temperature is approximately 540C (1,000F). Temperatures
higher than the auto ignition temperature will cause ignition
after a shorter exposure time to the high temperatureThe
precise auto ignition temperature of natural gas varies with its
composition. If the concentration of heavier hydrocarbons in
LNG increases (e.g., the methane portion of the natural gas
begins to evaporate or be removed from the mix), the auto
ignitiontemperature decreases. In addition to ignition from
exposure to heat, the vapours from LNG can be ignited
immediately from the energy in a spark, open flame, or static
electricity when they are within the flammable limits.
LNG has a very hot flame temperature. Simply stated it burns
quickly and is a better heat source than other fuels, e.g.,
gasoline. The methane in LNG has a flame temperature of
1,330C (2,426F). In comparison, gasoline has a flame
temperature of 1,027C (1,880F), which means LNG burns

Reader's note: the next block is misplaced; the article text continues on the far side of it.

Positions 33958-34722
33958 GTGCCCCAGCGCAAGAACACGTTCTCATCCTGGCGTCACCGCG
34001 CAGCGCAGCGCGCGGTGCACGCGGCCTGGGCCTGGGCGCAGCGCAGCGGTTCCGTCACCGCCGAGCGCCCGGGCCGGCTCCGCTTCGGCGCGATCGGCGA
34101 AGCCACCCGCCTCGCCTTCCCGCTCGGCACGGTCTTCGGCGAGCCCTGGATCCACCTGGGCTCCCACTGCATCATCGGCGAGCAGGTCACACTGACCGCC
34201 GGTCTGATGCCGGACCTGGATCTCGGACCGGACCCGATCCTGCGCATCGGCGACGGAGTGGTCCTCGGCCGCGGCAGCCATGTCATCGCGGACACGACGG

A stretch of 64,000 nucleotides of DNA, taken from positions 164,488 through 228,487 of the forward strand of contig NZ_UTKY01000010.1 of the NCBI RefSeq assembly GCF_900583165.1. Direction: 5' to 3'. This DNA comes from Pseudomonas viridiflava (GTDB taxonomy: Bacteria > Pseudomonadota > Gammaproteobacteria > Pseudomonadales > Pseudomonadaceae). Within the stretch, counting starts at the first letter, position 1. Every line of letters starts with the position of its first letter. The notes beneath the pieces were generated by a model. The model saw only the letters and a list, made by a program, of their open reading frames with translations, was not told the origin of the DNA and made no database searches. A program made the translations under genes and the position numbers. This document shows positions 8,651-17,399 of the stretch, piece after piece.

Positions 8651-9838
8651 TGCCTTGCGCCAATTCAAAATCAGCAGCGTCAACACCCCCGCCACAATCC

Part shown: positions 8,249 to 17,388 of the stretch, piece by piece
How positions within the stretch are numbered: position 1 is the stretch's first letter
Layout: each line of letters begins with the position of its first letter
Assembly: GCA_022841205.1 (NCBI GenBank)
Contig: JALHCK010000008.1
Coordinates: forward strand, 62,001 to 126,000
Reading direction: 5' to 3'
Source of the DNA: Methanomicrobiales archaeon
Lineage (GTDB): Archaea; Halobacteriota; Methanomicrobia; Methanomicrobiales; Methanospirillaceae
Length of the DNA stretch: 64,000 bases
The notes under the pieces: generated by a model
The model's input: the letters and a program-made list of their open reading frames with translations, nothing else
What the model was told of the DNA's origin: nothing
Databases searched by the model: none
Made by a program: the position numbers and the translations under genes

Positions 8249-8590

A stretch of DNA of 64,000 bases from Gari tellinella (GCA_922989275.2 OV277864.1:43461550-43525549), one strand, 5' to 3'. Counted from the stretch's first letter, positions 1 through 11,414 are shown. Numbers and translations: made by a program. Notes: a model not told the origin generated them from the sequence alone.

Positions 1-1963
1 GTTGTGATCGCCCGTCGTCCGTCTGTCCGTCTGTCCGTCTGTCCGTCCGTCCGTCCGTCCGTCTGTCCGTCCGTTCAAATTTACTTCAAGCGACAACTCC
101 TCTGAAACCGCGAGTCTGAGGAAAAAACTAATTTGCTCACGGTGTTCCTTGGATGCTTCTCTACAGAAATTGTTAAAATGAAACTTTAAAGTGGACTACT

hotter. Also, LNG burns quickly, at a rate of about 12.5
m2/minute, compared to gasolines burn rate of 4 m2/minute.
LNG produces more heat when burning because its heat of
combustion is 50.2 MJ/kg (21,600 Btu/lb), compared to that of
gasoline which has a heat of combustion of 43.4 MJ/kg
(18,720Btu/lb). The combustion of LNG produces mainly carbon
dioxide and water vapour. The radiant heat of an LNG fire is a
frequent safety concern of government regulators and officials,
and the public.


large baseload plants (typically larger than 2 mtpa),
almost all of which were in tropical locations [1]. While the
industry still is building this type of baseload plant, some
different plants types are being built or considered:
Baseload plants in temperate or arctic climates,
Baseload plants with modular construction for offshore
structures or difficult
construction environments,
Smaller plants (<1.0 mtpa), where the CAPEX/OPEX tradeoff
shifts when compared
to past baseload plants, and